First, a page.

More remaining in workforce past 65
More people are remaining in the workforce beyond the official retirement age of 62, and the recontract age of 65.
More than 40 per cent of people aged 65 to 69 were still working last year, compared with just 24 per cent in 2006, according to the Ministry of Manpower (MOM).
Government policies, a tight job market and a rise in life expectancy and healthy years are among the factors for the increase.
Take, for instance, the requirement for companies to rehire workers aged 62 to 65. Senior Minister of State for Health Amy Khor, who is on the Ministerial Committee on Ageing, told The Straits Times: "Nearly all who approached 62 are offered re-employment.
"Most do not suffer any cut to their basic pay if they continue on the same job with the same job scope and responsibilities."
In 2014, 98 per cent who continued working beyond the age of 62 did not suffer any basic wage cut, with about 10 per cent earning higher wages.
Life expectancy here has been going up by about three years every decade and, in 2014, life expectancy was 80.5 years for men and 84.9 years for women.
As people live longer, they worry about whether they have enough for retirement, said Mr David Ang, director of consultancy Human Capital Singapore.
With an income, they remain financially independent and do not have to rely on their children. This helps their self-worth.
Many also realise that working even part-time keeps them socially and mentally engaged, said Singapore Management University labour economist Hoon Hian Teck.
Most employed Singaporeans and permanent residents over age 60 work as cleaners, labourers, machine operators, and service and sales workers, according to MOM statistics last year.
The Government has also made it more affordable for companies to hire older workers, said Professor Hoon. Government subsidies for companies that hire workers aged 65 and above "send the message that companies can productively hire (seniors) in an increasingly labour-scarce economy", he said.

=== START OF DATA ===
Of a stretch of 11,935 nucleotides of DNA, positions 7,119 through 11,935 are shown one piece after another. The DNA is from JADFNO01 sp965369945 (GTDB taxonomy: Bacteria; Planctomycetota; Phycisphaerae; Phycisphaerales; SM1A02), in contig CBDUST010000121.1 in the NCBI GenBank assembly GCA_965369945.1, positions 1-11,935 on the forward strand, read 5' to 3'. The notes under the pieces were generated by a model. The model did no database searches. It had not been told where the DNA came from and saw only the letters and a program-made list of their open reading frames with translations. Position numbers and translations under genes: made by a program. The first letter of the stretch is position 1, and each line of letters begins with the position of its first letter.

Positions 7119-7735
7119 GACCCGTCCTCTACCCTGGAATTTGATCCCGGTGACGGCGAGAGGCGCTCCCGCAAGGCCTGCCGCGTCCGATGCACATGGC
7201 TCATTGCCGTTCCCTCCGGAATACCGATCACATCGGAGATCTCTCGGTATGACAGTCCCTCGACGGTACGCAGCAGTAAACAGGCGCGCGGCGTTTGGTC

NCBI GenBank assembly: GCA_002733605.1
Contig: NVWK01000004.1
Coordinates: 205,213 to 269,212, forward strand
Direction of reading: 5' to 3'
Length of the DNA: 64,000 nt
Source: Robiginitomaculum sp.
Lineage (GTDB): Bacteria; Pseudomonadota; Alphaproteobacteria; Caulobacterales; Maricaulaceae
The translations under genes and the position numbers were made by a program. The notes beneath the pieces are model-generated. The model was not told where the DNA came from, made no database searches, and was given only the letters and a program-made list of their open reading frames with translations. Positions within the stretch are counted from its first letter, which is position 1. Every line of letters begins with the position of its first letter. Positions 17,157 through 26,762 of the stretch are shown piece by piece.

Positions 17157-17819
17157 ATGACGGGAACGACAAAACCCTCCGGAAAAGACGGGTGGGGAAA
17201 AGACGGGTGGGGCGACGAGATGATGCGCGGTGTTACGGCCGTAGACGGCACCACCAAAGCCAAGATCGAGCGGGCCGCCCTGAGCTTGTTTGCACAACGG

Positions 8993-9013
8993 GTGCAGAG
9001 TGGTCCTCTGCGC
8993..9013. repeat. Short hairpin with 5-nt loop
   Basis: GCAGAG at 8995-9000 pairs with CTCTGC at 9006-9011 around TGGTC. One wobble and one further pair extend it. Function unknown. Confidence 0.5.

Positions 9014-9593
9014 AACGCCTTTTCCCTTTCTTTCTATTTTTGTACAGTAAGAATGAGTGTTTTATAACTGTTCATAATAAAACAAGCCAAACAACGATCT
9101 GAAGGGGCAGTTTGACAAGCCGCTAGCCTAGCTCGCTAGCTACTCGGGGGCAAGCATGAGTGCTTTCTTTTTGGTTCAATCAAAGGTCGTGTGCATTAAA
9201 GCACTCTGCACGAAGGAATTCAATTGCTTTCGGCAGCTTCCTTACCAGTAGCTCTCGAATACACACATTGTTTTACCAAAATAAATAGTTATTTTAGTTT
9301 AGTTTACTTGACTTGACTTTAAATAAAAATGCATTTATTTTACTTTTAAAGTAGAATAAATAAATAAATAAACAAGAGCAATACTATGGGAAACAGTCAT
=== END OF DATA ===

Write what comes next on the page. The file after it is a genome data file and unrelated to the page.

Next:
The Workfare Income Supplement, introduced in 2007, has also added to the incomes of older, low-wage workers.
Labour economist Walter Theseira of SIM University said: "Income for older workers is higher now than it was in the past."
According to MOM, the median gross monthly income for resident workers aged 60 years and older increased from $1,160 in 2006 to $2,000 last year.
Because of the tight job market, employers have "to seriously consider older workers" as it is getting harder to employ foreign labour, said Professor Theseira.
Last year, one in four people aged 65 and above was employed. In 2006, this was 13.8 per cent.
Mr Ang predicted that by the next decade, the employment rate for senior citizens "will hit 30 per cent easily".
With the changing demographics, companies have to adapt to remain productive. Jobs are being redesigned and more companies are looking to design more senior- friendly workplaces, he said.
"The trend is to reduce fatigue, while maintaining productivity," said Mr Ang.
Cleaner Lee Kiong Mei, 67, a widow who has been at her job for five years, said that staying employed gives her purpose and makes her feel financially independent.
She said: "My children have their own families, and living expenses can be expensive. I don't want them to worry about me. Besides, I am happy at my job. I won't know what to do if I have no work. I am afraid that if I stop working, I will fall sick."
This article was first published on March 7, 2016.
Get a copy of The Straits Times or go to straitstimes.com for more stories.